Still, observers say, the auto industry’s present doesn’t look much like the future promised in buildings like this back when Eisenhower was president. While the industry has always had striking, exciting “statement cars,” mass-market models have essentially remained incrementally-modified boxes balanced atop four wheels.
That’s in large part because of how much its costs to develop a new car: Jim Hall, a consultant with 2953 Analytics in Birmingham, Mich., says automakers spend about $1 billion to $1.5 billion for each new model they introduce.
“When you’ve got that much money on the line, you are very, very cautious about doing anything that might be considered frivolous,” he says.
Now, however, designers at GM and elsewhere say technology is catching up with their imaginations, which should make for much broader, more dynamic changes faster. Their goals are ambitious: Create radical new vehicle designs that can adapt to a more crowded, more resource-strained and rapidly-changing world.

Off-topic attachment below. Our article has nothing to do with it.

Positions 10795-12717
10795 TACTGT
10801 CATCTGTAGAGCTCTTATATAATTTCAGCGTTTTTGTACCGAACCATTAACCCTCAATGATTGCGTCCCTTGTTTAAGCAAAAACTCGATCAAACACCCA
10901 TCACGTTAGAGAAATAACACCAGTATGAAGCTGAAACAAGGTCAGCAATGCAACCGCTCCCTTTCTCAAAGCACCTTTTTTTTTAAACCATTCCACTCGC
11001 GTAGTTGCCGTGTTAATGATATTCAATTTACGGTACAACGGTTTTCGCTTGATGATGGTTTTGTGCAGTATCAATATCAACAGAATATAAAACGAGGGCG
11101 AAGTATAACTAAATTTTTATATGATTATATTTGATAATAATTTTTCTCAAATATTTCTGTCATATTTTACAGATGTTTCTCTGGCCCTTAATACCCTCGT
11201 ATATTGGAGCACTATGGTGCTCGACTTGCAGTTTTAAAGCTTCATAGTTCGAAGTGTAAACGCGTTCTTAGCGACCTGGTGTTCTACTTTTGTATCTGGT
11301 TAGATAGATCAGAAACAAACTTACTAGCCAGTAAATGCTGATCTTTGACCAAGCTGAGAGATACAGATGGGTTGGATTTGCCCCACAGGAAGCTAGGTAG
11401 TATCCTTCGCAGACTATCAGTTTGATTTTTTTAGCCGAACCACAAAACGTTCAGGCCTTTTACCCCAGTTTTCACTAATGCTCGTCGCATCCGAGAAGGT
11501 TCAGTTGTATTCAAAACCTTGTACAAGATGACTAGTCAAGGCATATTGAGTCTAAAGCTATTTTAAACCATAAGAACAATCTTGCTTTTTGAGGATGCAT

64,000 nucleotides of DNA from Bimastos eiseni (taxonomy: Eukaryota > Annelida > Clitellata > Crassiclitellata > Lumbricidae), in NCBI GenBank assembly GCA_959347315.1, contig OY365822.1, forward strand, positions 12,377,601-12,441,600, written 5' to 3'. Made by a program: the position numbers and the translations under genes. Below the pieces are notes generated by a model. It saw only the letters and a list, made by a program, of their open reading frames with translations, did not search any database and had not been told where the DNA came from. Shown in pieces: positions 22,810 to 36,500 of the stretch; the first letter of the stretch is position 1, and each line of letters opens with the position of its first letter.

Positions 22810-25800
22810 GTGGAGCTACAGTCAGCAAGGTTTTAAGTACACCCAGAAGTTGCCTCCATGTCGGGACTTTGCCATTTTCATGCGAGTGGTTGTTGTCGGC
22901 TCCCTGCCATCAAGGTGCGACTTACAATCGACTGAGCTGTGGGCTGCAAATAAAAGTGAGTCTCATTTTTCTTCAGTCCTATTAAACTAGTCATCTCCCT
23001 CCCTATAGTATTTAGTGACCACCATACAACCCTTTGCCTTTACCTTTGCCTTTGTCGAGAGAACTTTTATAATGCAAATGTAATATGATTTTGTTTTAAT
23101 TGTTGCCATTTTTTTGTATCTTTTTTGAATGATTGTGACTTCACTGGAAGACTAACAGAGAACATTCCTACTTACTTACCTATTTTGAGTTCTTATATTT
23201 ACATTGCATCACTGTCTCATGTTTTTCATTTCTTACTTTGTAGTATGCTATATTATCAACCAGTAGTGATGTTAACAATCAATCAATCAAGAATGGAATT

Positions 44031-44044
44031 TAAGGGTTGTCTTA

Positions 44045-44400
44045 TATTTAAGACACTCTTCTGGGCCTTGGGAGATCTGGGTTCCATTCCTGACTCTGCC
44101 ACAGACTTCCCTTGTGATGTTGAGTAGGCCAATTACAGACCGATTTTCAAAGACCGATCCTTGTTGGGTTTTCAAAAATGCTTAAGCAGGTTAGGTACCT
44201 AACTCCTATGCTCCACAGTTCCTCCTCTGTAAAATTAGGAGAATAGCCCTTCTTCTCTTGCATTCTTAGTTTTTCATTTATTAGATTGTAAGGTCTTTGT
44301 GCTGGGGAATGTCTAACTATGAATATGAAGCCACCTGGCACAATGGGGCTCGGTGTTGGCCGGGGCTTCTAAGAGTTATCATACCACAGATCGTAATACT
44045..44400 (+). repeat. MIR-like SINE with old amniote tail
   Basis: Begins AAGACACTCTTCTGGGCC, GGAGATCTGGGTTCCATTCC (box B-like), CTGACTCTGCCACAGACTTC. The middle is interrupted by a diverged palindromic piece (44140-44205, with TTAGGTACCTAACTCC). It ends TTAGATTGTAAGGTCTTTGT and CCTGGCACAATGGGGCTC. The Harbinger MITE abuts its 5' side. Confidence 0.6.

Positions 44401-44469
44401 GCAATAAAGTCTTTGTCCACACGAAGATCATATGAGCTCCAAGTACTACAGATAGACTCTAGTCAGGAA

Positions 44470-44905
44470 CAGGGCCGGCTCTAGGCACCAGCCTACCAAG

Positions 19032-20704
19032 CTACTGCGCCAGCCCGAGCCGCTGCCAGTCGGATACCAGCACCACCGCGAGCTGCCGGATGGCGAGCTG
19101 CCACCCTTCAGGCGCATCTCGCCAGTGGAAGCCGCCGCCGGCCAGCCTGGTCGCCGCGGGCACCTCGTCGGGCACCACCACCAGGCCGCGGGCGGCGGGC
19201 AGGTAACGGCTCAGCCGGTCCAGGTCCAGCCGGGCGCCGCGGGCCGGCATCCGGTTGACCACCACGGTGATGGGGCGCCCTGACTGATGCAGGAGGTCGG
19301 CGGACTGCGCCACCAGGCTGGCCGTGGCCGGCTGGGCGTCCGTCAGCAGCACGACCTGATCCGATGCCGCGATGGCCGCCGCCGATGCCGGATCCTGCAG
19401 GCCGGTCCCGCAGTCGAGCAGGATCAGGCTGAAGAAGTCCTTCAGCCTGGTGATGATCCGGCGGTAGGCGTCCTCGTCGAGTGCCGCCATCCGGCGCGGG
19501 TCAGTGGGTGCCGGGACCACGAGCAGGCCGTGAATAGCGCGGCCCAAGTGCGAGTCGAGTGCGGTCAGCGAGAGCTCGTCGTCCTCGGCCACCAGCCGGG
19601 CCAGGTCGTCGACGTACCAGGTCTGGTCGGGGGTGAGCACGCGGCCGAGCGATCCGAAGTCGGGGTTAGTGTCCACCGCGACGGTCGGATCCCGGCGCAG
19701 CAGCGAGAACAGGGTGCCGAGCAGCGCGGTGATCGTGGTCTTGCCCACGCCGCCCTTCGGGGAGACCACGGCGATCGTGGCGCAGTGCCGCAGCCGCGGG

“I will be really disappointed if we’re not doing some of these things in 2030,” Dean says. “We need to create the solutions that will make society better.”
Safety and fuel economy regulations drive a lot of design demands. Designers have to take into consideration airbags, crumple zones (the area of that crunches together in a car accident), roof strength, pedestrian safety concerns and a host of other issues.
Combine those issues with fuel economy concerns, and the fact that steel is quite hard to bend, and you can see why it’s challenging to pursue avant garde designs in mass-market cars.
The drive for improved fuel economy is also forcing automakers to be more inventive, and could mean we’ll see some more quirky designs on the road. Automakers are now using carbon fiber, an expensive blend of carbon and plastic which has been most commonly used in spacecraft, airplanes and race cars. It is highly moldable and light, which would make it more popular in cars if it weren’t so expensive.